As volunteers handed out clothing and food on Feb. 11 in front of her parents’ home at 7500 Lovers Lane, Yareny Alfaro-Jones told of how flooding destroyed her parents’ dream home and killed their livestock. Only because she and her brother defied a sheriff’s blockade, putting themselves at risk, were they able to save their horses and dogs.
“They [deputies] told us the animals couldn’t be saved, and they couldn’t allow us to go down the road,” she said. “We obeyed the law for a while but then went through the neighbor’s back yards.”
Alfaro-Jones, who lives in Gilroy, said that on Jan. 9, she called her mother, Josephine Alfaro, at 7:30 a.m. to check on them and was planning on bringing her two daughters for her mother to babysit.
“Everything was calm. Everything was fine,” Alfaro-Jones said of her mother’s reply. “It wasn’t raining. I asked her if she saw any flooding. She says, ‘no, no flooding, just drinking coffee and feeding the dogs.’ I said, ‘Ok, I’ll see you later.’”
She called her mother again between 9 a.m. and 10 a.m., preparing to take her daughters there.
“She’s screaming hysterically on the phone,” Alfaro-Jones said. “I thought my father died, that was how much she was petrified. She says, ‘there’s water rushing into the house.’ Because my husband works from home, I told him I had to leave the kids there and I was going to the ranch. The 101 was completely shut down. So, I had to take the back roads.”
She continued: “I drove through Frazier Lake, which was closed because it was completely flooded. I have a lifted truck, so I was able to go through and I had to park a few houses down from our home and I see a river just rushing through it.”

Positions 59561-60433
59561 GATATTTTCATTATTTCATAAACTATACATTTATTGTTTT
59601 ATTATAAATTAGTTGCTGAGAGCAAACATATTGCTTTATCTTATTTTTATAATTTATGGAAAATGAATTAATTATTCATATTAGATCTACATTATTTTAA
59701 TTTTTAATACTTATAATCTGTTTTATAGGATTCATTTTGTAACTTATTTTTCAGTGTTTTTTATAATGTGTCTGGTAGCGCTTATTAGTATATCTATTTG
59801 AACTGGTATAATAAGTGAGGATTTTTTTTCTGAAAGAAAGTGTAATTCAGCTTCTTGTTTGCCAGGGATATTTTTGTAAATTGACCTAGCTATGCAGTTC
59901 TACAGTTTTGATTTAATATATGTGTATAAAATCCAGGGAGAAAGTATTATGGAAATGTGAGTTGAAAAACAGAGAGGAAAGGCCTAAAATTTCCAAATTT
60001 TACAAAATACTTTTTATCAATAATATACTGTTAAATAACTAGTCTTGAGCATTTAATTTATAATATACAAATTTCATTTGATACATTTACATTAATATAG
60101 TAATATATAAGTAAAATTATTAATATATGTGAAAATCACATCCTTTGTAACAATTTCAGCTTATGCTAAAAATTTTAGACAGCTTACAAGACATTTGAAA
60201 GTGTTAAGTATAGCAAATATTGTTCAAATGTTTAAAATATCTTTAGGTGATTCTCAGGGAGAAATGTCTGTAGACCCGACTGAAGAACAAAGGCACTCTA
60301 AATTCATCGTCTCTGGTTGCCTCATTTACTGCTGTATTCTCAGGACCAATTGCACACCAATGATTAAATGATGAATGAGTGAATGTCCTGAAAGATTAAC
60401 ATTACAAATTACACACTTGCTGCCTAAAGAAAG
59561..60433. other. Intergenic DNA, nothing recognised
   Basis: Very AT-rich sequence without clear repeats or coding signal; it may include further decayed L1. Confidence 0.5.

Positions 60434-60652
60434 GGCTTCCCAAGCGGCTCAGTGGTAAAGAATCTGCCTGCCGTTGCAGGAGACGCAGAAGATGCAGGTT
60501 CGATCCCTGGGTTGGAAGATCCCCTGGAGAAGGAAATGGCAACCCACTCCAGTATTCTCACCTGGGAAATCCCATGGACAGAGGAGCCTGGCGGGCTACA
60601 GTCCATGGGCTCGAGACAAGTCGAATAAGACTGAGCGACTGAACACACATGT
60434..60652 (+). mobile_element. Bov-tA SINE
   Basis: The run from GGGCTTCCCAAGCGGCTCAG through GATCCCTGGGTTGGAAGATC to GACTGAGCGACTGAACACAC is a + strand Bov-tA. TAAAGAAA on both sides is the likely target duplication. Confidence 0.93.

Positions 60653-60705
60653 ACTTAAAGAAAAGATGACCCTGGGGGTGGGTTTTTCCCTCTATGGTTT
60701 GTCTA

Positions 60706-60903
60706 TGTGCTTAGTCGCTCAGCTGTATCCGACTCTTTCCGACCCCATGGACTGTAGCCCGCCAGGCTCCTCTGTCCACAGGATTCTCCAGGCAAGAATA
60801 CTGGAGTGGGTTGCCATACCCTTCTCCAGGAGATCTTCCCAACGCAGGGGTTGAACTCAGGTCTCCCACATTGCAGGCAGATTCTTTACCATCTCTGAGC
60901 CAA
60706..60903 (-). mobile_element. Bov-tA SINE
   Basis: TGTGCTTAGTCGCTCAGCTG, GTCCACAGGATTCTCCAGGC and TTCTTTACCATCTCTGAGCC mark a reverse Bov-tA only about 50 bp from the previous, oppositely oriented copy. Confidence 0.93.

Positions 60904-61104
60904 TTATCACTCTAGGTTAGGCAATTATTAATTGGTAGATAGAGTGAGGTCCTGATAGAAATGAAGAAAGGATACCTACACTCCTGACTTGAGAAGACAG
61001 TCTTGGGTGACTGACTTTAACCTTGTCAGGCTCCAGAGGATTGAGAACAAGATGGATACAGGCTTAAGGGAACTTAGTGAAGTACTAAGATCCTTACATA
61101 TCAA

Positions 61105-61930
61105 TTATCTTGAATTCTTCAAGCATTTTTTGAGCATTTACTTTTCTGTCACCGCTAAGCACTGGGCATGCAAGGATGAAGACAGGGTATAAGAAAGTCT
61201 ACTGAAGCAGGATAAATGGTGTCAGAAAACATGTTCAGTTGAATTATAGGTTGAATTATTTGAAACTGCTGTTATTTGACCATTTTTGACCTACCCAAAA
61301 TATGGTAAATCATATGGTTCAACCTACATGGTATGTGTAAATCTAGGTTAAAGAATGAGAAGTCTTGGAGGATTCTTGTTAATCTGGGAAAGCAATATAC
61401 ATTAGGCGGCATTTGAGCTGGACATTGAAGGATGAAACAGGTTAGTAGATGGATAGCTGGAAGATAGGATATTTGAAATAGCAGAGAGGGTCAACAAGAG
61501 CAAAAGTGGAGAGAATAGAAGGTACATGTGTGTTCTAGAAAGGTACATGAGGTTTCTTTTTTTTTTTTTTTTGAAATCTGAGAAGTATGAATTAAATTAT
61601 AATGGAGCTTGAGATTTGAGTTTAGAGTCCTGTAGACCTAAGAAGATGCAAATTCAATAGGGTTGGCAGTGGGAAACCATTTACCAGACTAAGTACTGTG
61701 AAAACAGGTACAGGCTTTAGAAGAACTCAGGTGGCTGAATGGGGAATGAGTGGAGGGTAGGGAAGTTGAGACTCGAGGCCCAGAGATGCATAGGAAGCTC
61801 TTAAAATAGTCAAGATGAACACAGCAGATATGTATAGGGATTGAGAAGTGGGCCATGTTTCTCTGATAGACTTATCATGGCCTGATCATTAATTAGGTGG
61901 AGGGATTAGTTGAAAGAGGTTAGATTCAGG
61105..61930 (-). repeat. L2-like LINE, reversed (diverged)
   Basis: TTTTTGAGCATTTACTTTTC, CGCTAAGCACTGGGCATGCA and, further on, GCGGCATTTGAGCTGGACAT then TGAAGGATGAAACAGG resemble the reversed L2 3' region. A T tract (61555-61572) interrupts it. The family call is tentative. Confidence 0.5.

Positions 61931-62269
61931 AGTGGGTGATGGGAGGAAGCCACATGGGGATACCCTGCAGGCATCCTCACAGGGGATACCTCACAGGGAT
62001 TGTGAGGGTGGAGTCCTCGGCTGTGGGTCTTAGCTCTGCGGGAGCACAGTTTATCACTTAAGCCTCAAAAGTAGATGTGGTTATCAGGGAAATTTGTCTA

According to the Centers for Disease Control, six inches of water can cause motorists to lose control of the car and two feet of water can carry most cars away.
When she and her brother told the deputies they had animals in the stalls at the 12-acre ranch and needed to let them out, they were told they could not go down the road.
“We were trying to obey the rules,” she said. “Finally, we said ‘we can’t do this anymore.’ So, we went around the neighbor’s property. We jumped the fence and got to our stalls.”
She found one of the dogs swimming against the current and saved it. She said the current swept her brother away, but he managed to regain his footing as he freed the horses from their stalls. In a video she took, the goats and sheep can be heard bleating in panic.